VCE works with hydroelectric dam operators to stabilize reservoir levels during loon nesting season. On waters where levels do fluctuate, loons are finding success with “nesting rafts.” These floating nest sites mimic islands and help loons succeed.
Nesting Rafts: Tales from Five Lakes
Rafts work, plain and simple. Why don’t we place them on any lake experiencing nesting failure or on lakes to “attract” nesting loon pairs? The philosophical discussion begins.
The VLCP’s official viewpoint, with loons now off the state endangered species list, is that a raft should be considered if a loon nest fails repeatedly over many years or if a first-time natural nest is located in a site of conflicting uses (e.g., on an active beach front). There are exceptions to these guidelines, of course. Benefits exist to having lakes without nesting pairs, especially large lakes, because both non-breeding and breeding loons can congregate on these lakes for feeding and socializing without as much risk of territorial battles.
The VLCP has placed some new nesting rafts for different reasons.
- Harvey’s Lake – Several previous nest attempts failed along the outlet channel (predation and/or flooding). A raft was placed in the only wind-protected section of undeveloped shoreline left on the lake. The loon pair has not utilized it yet, likely because the raft is located nearly a mile away from the previous nest site.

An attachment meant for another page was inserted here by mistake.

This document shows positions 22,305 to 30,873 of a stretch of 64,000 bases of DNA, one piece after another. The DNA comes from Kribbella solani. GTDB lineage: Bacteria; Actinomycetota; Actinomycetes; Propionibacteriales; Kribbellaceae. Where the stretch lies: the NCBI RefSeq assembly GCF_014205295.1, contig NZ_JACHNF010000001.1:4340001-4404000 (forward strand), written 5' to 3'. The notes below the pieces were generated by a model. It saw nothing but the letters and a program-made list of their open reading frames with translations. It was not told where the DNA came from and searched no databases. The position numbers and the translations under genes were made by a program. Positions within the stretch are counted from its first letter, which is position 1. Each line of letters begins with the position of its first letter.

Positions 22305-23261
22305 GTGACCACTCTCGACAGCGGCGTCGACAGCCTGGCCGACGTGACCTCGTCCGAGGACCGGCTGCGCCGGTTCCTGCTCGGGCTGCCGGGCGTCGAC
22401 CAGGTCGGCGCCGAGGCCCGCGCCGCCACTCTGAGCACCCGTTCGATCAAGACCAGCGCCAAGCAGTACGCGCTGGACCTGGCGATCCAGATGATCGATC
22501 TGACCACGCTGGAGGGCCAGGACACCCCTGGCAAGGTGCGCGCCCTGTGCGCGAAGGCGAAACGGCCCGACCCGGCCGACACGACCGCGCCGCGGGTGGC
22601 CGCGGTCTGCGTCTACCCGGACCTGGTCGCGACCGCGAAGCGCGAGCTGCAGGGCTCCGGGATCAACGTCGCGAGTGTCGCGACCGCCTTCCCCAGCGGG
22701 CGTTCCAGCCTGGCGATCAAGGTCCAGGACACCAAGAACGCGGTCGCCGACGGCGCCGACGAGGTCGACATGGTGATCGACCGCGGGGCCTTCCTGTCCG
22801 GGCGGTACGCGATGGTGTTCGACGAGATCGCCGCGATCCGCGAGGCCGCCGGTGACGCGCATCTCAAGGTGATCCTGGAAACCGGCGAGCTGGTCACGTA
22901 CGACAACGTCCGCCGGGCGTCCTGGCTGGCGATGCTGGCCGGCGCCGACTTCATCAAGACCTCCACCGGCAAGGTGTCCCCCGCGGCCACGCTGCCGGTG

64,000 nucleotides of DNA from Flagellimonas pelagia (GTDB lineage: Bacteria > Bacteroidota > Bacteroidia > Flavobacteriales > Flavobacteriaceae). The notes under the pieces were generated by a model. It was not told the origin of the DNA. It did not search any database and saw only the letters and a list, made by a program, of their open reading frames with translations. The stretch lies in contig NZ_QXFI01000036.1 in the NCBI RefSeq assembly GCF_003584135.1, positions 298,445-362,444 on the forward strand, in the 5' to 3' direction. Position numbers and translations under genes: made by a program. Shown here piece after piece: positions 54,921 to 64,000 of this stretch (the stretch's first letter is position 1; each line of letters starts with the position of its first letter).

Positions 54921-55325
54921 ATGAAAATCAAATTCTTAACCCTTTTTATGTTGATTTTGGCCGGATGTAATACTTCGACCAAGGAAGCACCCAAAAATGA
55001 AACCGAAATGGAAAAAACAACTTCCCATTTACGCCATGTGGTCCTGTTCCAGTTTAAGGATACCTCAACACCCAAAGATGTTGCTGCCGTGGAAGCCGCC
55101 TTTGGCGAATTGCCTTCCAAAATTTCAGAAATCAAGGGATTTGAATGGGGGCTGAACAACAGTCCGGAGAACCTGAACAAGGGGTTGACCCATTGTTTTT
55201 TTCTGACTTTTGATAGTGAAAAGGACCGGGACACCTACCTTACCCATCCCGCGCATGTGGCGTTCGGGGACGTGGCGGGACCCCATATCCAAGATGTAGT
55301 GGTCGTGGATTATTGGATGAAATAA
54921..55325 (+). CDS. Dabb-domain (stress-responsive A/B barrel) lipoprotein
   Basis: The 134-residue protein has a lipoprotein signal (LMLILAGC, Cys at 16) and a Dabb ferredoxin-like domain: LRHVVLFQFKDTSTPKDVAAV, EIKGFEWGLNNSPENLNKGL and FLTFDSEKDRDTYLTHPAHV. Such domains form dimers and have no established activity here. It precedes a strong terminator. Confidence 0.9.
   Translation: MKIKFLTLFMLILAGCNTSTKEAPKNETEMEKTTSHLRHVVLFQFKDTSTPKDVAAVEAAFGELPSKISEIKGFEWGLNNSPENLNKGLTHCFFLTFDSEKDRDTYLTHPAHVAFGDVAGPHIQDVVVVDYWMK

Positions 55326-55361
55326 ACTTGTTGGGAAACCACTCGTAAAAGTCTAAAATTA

- Norton Pond – A first-time nest failed in 2008 (depredated by raccoons). A raft was placed in a nearby cove because of shoreline predators, a nearby island with an active camp, and most importantly, because moderate rain events often cause flooding because of the small outlet in the dam. Loons started nesting on the raft in early June, but the nest failed.
- Caspian Lake and Lake Rescue – Potential loon pair activity has been observed on both lakes for many years with no documented nest attempts, and most likely nesting spots are near cottages and active beaches. No loon activity has been observed near the rafts. More monitoring is required to determine whether each lake really has a territorial pair, thus more volunteers are needed to document loon activity on these lakes.
- Shadow Lake (Concord) – The loon pair had three failed nests near private camps in 2007 and 2008. The nest failures were most likely caused by flooding rather than disturbance, however. There are no suitable wind-protected and undeveloped coves, thus a raft was placed in a moderately exposed location away from people in 2008. The loons did not show any interest in the raft in 2008 or 2009. Fortunately, the 2009 nesting site was in a more remote location than the previous three sites, and it succeeded in hatching chicks in early July. This raft might be removed.
Rafts are not a sure thing to mitigate for shoreline development or flooding, but they are a useful management tool. In the early 2000s, more than 10 nesting rafts were removed after years of being repeatedly placed without loons ever using them. In most cases, no territorial loon pair was present and in some cases, good natural nest sites were available. It takes much time, effort, and funding to place, maintain, and monitor loon nesting rafts. Therefore, we’re careful about when and where to use them.